Sunday, 25 February 2018

A post went missing: Goodbye Canal Des Vosges, Hello Petite Saône – Fontenoy le Chateau to Corre.

9 – 11 June 2017.

22.3 kilometers, 12 locks, 1 swing bridge

Friday 9 June: Fontenoy le Chateau to PK141.4. 16.2 kilometers, 8 locks, 1 swing bridge.

Our navigation guide recommended a visit to the glass factory at Passavant-la-Rochère so in showery, cool weather we departed Fontenoy

and set off south through pretty countryside,

eventually exiting the Des Voges ‘department’ and entering the Franche-Comté region where we tied up at a quarter to one at a long wall with adequately spaced bollards in the middle of nowhere – lovely!

On Saturday the weather had improved into a magnificent day so the bikes were off-loaded and we set of for Passavant-la-Rochère and the glass factory about four kilometres away – but there is always a catch, isn’t there! Passavant-la-Rochère is actually two towns; Passavant is the one four kilometres from our mooring and Rochère is the one another two kilometres further on – thank goodness my laziness had prompted me to take the eBike as the route was pretty hilly. Passavant is a pretty little town but with not much to offer apart from a tiny ‘tabac’, an interesting square, an imposing but locked church and some medieval and 18thC buildings.


Tour de France country.

The glass blowing at Rochère is nothing to write home about but they make low quality glassware and were exporting it to Japan, Georgia and China according to the stacked pallets in the yard. The salesroom holds mainly cheap, mass production pieces but there were some good quality crystalline items for sale – we bought two Martini glasses.

The tiny village nearby is delightful.

On a whim we decided not to stop at Elle on our way back but to have a quick look at the town of Corre which was five kilometres in the other direction. There is not much to Corre at all (apparently it was a hub for the French Resistance in WWII) apart from the huge marina so it was back to Elle but this time along the tow-path which starts just out of town and does not extend to the marina – quicker and more comfortable.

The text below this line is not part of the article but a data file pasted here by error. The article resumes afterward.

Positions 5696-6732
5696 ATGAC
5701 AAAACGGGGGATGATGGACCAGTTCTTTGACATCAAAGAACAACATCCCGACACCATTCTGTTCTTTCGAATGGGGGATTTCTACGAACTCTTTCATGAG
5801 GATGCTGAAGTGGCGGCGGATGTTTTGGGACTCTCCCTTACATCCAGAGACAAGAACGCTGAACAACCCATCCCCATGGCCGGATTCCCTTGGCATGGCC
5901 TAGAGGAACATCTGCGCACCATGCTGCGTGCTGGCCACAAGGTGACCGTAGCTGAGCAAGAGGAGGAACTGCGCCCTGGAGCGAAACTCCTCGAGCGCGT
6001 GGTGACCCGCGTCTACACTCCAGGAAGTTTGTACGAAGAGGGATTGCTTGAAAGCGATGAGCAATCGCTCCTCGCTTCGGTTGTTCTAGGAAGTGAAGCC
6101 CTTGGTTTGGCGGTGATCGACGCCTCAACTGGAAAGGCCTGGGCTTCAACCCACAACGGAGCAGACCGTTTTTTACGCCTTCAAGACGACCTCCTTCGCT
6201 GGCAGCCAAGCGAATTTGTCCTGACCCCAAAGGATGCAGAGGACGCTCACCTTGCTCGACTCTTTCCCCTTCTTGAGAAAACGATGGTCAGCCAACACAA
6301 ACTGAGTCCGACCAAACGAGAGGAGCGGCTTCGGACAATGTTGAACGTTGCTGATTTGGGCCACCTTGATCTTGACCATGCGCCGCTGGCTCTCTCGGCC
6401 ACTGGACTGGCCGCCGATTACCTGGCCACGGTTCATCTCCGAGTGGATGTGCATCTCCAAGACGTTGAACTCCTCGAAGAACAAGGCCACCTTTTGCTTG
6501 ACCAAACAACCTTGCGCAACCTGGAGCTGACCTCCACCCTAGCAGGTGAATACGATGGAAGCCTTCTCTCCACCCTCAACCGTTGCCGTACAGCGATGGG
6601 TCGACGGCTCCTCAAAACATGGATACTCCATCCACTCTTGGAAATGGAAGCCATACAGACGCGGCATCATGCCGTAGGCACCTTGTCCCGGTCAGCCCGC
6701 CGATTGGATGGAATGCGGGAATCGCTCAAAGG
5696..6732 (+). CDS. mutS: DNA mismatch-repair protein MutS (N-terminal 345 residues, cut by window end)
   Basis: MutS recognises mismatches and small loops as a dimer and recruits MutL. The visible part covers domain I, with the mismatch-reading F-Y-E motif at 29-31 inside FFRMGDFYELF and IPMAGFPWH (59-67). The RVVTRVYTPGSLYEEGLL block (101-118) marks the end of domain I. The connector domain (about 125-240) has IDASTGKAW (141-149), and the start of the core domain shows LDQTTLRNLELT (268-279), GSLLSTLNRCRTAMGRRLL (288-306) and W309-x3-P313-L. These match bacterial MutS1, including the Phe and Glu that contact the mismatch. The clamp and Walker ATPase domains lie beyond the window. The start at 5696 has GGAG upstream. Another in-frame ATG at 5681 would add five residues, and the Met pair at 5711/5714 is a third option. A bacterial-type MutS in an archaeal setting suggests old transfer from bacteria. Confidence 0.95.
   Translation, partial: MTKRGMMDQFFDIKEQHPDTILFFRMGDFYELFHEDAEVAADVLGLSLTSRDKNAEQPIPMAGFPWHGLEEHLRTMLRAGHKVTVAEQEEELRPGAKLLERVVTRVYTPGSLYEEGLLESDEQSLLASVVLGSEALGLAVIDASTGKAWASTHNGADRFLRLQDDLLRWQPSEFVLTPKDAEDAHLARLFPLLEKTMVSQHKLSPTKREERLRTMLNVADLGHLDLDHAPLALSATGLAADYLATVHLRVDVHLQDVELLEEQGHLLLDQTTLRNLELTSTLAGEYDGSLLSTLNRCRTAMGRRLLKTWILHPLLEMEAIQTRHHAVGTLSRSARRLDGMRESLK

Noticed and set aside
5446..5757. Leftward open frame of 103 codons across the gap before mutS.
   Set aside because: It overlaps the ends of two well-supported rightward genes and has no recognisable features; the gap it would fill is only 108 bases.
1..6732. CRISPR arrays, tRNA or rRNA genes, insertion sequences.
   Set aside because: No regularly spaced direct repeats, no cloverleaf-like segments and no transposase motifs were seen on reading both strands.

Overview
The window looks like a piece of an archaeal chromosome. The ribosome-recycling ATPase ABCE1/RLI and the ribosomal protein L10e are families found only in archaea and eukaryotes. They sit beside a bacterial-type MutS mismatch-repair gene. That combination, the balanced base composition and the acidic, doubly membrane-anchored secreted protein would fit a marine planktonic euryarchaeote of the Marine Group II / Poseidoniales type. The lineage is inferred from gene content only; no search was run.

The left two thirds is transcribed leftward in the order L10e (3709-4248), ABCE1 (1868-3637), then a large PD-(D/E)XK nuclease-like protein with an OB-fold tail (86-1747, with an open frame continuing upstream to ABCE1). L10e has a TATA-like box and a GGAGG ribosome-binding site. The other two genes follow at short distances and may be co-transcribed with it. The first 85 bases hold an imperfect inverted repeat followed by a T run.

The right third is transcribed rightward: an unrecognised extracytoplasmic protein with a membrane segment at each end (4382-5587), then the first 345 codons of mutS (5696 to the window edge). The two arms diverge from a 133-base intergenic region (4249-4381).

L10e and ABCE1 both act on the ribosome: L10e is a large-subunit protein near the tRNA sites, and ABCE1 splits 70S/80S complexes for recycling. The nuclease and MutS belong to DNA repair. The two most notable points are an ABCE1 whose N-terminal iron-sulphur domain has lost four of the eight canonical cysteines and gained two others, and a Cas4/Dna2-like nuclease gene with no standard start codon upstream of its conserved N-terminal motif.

Our view across the canal.

Sunday 11 June 2017: PK141.4 to Corre. 7 kilometers, 4 locks.

Leaving at quarter to nine so that we could get to the Intermarche in Corre before it closed at midday, we cruised leisurely past Demangevelle, the signpost for which is almost bigger than the town itself,


past the invisible long mooring wall as shown in the Fluviacarte just before Corre; just after the big bridge is a small marina, followed by the municipal mooring (rusted shuttering)

The small marina.

Quai Payant!

then it was into our last lock on the Canal Des Voges where we handed back our telecommand and when the doors opened we were ejected into the part river, part canal, Petite Saône. After a sharp right turn we arrived at the very smart, short-term visitors pontoon of the very large marina.

Visitors pontoon, Corre

The main marina.

Shopping done, we headed off to the restaurant which overlooks the moorings, the most memorable part of which was sympathising with a couple of tables over slow service – one couple had not even had their drinks order taken after fifty minutes! It’s crazy – the French really ‘do’ Sunday lunch so having one chef, one server and one ‘other’ doing the drinks, helping in the kitchen and helping with service in a 50 seater restaurant is just not going to work.

The rushed staff.